Author's Last Name
Adames, S. B., & Campbell, R. (2005). Immigrant Latinas’ conceptualizations of intimate partner violence. Violence Against Women 11 (10), 1341-1364.
This study is a qualitative investigation based on interviews with eight women who were first generation Mexican immigrants and participated in a support group for Latinas dealing with women’s issues. Findings revealed that the participants were aware of poor quality of relationships in their community. They were knowledgeable about intimate partner violence (IPV), and understood that IPV is an extensive problem in the immigrant Latino community. In addition, women recognized gender disparities and other ecological factors as central issues affecting their intimate relationships and leading to IPV.
Aldarondo, E. (1998). Perpetrators of Domestic Violence. In
A. Bellack and M. Hersen (Eds.) Comprehensive Clinical Psychology (pp.
437-452). New York: Pergamon Press.
This chapter presents incidence and prevalence data of research on
perpetrators of domestic violence in both heterosexual and homosexual
relationships. The author argues that perpetrators of domestic violence
are not a homogeneous group and thus the understanding of the variability
within this group is essential in the development of theories, assessment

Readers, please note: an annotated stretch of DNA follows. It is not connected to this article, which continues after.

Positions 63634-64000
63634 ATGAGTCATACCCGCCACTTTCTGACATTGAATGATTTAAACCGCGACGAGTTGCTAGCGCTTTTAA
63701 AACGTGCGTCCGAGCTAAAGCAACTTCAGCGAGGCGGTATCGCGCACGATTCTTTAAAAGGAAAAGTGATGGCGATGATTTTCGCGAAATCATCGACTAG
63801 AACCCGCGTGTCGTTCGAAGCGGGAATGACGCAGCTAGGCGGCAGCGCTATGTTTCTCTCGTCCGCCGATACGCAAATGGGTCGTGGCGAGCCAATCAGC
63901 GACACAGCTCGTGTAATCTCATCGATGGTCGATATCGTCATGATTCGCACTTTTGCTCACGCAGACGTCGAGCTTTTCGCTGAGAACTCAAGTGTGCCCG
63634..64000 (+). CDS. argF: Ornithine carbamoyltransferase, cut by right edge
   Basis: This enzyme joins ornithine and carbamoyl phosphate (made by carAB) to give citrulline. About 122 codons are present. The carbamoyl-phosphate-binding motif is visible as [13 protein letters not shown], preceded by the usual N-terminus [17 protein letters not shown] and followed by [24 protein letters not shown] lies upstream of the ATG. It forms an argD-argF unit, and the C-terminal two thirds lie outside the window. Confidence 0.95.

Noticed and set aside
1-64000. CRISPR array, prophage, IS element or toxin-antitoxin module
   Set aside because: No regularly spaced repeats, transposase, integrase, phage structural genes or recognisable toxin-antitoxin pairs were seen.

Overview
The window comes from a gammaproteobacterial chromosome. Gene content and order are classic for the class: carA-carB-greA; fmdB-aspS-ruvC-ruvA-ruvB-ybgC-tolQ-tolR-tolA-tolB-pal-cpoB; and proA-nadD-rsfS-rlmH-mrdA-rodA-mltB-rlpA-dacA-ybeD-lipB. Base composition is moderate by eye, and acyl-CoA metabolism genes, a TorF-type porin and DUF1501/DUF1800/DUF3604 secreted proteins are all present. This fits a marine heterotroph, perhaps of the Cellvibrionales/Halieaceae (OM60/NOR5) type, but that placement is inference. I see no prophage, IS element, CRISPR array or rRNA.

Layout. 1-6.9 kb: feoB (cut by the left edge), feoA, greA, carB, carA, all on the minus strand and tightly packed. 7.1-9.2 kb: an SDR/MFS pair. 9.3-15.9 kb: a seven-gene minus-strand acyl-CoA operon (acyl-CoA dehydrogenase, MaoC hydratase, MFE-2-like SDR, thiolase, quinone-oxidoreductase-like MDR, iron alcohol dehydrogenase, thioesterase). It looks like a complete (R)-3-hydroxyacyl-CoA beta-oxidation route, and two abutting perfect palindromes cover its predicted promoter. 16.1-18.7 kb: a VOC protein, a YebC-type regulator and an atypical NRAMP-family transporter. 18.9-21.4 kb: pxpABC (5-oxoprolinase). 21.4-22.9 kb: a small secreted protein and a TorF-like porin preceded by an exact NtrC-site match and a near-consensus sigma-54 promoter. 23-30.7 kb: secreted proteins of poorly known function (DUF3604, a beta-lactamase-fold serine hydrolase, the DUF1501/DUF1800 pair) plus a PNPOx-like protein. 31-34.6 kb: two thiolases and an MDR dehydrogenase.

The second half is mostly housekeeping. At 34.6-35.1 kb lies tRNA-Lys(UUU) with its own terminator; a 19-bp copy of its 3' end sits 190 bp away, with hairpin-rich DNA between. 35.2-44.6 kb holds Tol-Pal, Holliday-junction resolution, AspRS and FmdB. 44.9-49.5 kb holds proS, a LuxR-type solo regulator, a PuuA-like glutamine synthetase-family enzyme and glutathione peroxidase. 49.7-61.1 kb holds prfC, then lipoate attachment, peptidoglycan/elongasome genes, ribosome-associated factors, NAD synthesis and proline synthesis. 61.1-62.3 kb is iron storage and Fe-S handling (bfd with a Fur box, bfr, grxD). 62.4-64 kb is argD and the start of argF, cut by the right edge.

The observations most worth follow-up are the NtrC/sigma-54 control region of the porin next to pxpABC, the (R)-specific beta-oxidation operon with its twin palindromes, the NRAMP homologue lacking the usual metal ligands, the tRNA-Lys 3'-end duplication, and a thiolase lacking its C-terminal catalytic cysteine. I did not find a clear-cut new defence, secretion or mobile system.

instruments and procedures, and treatments. The chapter examines the
nature of research on perpetrators of violence as well as issues of
diversity in national, community, and clinical samples of violent couples.
Assessment and treatment issues as well as implications of the heterogeneity
perspective for research and practice are also discussed. Although not
specifically related to Latina/o populations, this article provides
an excellent source of information regarding the issue of domestic violence
from a broad-based social perspective.
Aldarondo, E., Kaufman-Kantor, G. K., & Jasinski, J. L. (in press).
Risk Marker Analysis for Wife Assault in Latino Families. Violence
Against Women: An International and Interdisciplinary Journal
This study evaluated the utility of commonly recognized risk markers
of wife assault to predict violence against women in various ethnic
groups of Latino families. A multivariate analysis of the 1992 National
Alcohol and Family Violence Survey was done to compare the occurrence
of violence in Mexican, Mexican-American and Puerto Rican groups. A
group of Anglo-American families was used for comparison. Parallel analyses
were conducted on men’s self-reports of violent behavior and women’s
reports of victimization. Results for both male and female respondents
showed that the level of hostile conflict in the relationship was the
strongest predictor of wife assault across ethnic groups. Although Latino
groups share various risk markers for wife assault, there is considerable
Between-group variability, which is not accounted for by generic risk
markers. These results highlight the need for research to focus on the
individual, relationship, social and cultural determinants of wife assault
within specific ethnic groups.